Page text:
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Remembering a True Champion: Benny “The Kid” Paret

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By Bill Tibbs


Bernardo Paret was born in 1937 in Santa Clara, Cuba. He was better known by his ring name Benny “The Kid” Paret and went on to capture the World Welterweight Championship in his 50-fight career. During his time in the ring, (the 1950s and early-1960s), the legendary 147-pounder faced some of boxing’s best.
 
Paret turned pro in his native Cuba in the spring of 1954 and went undefeated in his first 13 bouts into the fall of 1956. He lost in his 14th bout to 38-fight veteran Rolando Rodriguez. Paret would go 5-1 in his six bouts through 1957 including avenging his defeat to Rodriguez. Paret was busy in 1958, fighting 11 times going 8-2-1 against experienced competition. He also started to showcase his talent out of Cuba, fighting in New York regularly. He closed out the year beating undefeated Victor Zalazar in “The Big Apple” and would bat .500 in his first two trips to the plate in 1959, going 2-2 in his first four bouts, fighting exclusively in New York. In his 5th fight of the year, Paret would lose a split decision to future Mexican legend Gaspar Ortega in Madison Square Garden. He jumped 10 pounds north to the middleweight division for his next bout, battling undefeated future World Light Heavyweight titleholder Jose Torres to a 10-round draw in Puerto Rico. Paret would then pick up two more wins to close out 1959.

After a win in January to kick off 1960, Paret’s next bout in March saw him battle Louis Federico Thompson to a 12-round draw in a World Welterweight Title eliminator. In his next fight in May, Paret would beat welterweight titleholder Don Jordan over 15 rounds in Las Vegas, Nevada to become the new World Welterweight Champion. In the summer of 1960, Paret would pick up a win, stopping Garnet Hart in six rounds in July but lost to rising prospect Denny Moyer by split decision over 10 rounds in August. He closed out the year with a 15-round unanimous decision title defense against old foe Louis Federico Thompson. In his first fight of 1961, old nemesis Gaspar Ortega showed that two years and a world title later, he still had Paret’s number, again besting him over 10 rounds.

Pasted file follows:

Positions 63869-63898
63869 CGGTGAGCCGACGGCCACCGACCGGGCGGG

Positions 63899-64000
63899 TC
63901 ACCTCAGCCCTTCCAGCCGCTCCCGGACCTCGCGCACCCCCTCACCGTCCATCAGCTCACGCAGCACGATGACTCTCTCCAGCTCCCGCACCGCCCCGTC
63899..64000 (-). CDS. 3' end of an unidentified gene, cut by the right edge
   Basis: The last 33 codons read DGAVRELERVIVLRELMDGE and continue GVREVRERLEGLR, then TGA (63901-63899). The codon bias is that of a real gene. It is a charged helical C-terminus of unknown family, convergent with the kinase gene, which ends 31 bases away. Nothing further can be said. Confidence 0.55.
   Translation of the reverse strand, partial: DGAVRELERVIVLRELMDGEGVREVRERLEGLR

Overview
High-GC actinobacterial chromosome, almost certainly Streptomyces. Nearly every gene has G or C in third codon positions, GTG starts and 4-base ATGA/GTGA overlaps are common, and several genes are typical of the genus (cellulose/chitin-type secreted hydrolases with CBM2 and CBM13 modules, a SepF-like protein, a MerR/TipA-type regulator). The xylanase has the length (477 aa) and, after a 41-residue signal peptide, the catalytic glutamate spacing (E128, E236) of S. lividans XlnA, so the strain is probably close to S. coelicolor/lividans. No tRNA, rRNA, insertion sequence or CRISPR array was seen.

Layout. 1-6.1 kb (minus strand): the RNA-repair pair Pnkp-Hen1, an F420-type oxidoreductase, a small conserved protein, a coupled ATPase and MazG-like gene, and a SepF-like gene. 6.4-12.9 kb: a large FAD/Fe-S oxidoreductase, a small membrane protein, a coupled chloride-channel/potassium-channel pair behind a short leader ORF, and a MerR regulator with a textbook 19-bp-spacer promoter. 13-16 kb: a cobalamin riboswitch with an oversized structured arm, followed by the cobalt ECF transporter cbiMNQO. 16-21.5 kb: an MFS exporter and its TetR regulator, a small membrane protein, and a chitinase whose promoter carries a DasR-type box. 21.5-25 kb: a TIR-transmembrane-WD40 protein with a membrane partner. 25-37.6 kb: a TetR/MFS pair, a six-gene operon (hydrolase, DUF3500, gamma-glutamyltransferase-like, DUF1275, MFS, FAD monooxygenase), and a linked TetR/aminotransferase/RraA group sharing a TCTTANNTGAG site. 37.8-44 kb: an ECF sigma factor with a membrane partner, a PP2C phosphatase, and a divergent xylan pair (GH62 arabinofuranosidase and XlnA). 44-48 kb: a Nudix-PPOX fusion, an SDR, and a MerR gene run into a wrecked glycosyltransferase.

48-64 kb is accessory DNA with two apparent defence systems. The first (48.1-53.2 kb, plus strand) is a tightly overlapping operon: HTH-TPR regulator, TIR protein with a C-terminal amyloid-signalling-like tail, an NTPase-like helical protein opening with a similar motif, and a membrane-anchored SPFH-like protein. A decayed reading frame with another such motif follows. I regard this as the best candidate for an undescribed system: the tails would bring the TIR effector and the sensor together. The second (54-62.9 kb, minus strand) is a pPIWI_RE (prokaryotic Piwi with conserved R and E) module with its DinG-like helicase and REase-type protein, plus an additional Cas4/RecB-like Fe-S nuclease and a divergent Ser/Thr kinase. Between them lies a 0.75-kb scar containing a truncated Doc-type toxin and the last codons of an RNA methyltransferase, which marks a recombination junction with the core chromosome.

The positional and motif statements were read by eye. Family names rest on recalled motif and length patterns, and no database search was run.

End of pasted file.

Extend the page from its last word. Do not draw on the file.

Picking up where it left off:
In April of 1961, Paret would travel to Miami Beach, Florida to defend his title against Emile Griffith in the first of three legendary bouts in their epic trilogy. In a grueling war, he would lose the title, getting stopped in the 13th round. Paret would regain the title five months later in a return match, beating Griffith via 15-round split decision at Madison Square Garden. Just three months later, Paret would move up to the middleweight division to tackle World Champion Gene Fullmer for his National Boxing Association (NBA) middleweight title. He was knocked out in the 10th round of their 15-round affair.
 
Paret returned to the welterweight limit for his rubbermatch with Griffith just three months later in March of 1962. The fight, slated for Madison Square Garden in New York and shown live on ABC television, generated huge excitement after their first two classic battles. The pre-fight hype was also frenzied and heated with Paret making disparaging remarks toward Griffith, accusing him of being a homosexual. Despite Paret having Griffith hurt in the sixth round, he wasn’t able to finish him and was, in turn, stopped in the 12th round, one in which he took a vicious beating in the end. Sadly, after the bout was stopped, Paret lapsed into a coma from which he never recovered. He died 10 days later.
 
The vicious manner in which Paret was knocked out, televised nationally, hurt the sport’s reputation and it would be years before boxing was seen again on network television. Longtime Hall of Fame Griffith trainer Gil Clancy always claimed that the pre-fight hype and the comments made toward Griffith by Paret, while good press copy, had nothing to do with the manner in which his fighter approached the bout. Paret probably shouldn’t have been in the ring so soon after being knocked out by Fullmer. And referee Ruby Goldstein, himself an accomplished pro fighter, clearly let the fight go on too long in its closing moments. However, speculation after the fact is just that. In an interview years later, Griffith spoke of his respect and admiration for Paret as a fighter and stressed how he “didn’t go in there to hurt no one” in the bout. Also, the Paret family always insisted “There was no hard feelings at all” toward Griffith. Sadly, but understandably, Griffith struggled with the bout’s sad outcome throughout his life.
 
Benny Paret should be remembered for what he accomplished in an exciting ring career, fighting some of the best welterweights and middleweights of his era. Benny “The Kid” Paret died 51 years ago this month, at the tender age of 25, on April 3, 1962 in New York. Gone but never forgotten.
 
Rest in Peace, champ!
 
Questions and comments can be sent to Bill Tibbs at hwtibbs@shaw.ca.
 
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